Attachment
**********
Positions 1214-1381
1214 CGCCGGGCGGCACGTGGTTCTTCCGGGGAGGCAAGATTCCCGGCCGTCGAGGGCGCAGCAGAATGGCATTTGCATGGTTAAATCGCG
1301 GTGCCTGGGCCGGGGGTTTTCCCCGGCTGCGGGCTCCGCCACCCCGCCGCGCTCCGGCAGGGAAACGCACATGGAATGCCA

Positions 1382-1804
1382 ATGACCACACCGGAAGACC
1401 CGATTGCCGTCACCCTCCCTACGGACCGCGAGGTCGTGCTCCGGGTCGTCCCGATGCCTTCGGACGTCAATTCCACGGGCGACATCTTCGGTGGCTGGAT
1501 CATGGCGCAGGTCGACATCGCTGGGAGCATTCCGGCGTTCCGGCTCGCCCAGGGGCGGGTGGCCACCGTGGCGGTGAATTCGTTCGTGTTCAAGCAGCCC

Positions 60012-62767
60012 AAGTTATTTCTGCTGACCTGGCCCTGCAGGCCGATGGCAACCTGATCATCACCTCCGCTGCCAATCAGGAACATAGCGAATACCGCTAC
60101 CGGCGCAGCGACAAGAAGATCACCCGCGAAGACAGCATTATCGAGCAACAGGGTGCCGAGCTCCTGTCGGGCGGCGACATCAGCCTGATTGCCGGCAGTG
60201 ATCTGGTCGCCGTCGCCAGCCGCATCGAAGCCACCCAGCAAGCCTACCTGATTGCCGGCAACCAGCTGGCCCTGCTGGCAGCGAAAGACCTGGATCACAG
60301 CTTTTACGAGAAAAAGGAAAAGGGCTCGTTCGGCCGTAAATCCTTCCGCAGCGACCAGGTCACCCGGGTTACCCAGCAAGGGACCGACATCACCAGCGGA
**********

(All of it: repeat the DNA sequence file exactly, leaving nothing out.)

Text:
Positions 1214-1381
1214 CGCCGGGCGGCACGTGGTTCTTCCGGGGAGGCAAGATTCCCGGCCGTCGAGGGCGCAGCAGAATGGCATTTGCATGGTTAAATCGCG
1301 GTGCCTGGGCCGGGGGTTTTCCCCGGCTGCGGGCTCCGCCACCCCGCCGCGCTCCGGCAGGGAAACGCACATGGAATGCCA

Positions 1382-1804
1382 ATGACCACACCGGAAGACC
1401 CGATTGCCGTCACCCTCCCTACGGACCGCGAGGTCGTGCTCCGGGTCGTCCCGATGCCTTCGGACGTCAATTCCACGGGCGACATCTTCGGTGGCTGGAT
1501 CATGGCGCAGGTCGACATCGCTGGGAGCATTCCGGCGTTCCGGCTCGCCCAGGGGCGGGTGGCCACCGTGGCGGTGAATTCGTTCGTGTTCAAGCAGCCC

Positions 60012-62767
60012 AAGTTATTTCTGCTGACCTGGCCCTGCAGGCCGATGGCAACCTGATCATCACCTCCGCTGCCAATCAGGAACATAGCGAATACCGCTAC
60101 CGGCGCAGCGACAAGAAGATCACCCGCGAAGACAGCATTATCGAGCAACAGGGTGCCGAGCTCCTGTCGGGCGGCGACATCAGCCTGATTGCCGGCAGTG
60201 ATCTGGTCGCCGTCGCCAGCCGCATCGAAGCCACCCAGCAAGCCTACCTGATTGCCGGCAACCAGCTGGCCCTGCTGGCAGCGAAAGACCTGGATCACAG
60301 CTTTTACGAGAAAAAGGAAAAGGGCTCGTTCGGCCGTAAATCCTTCCGCAGCGACCAGGTCACCCGGGTTACCCAGCAAGGGACCGACATCACCAGCGGA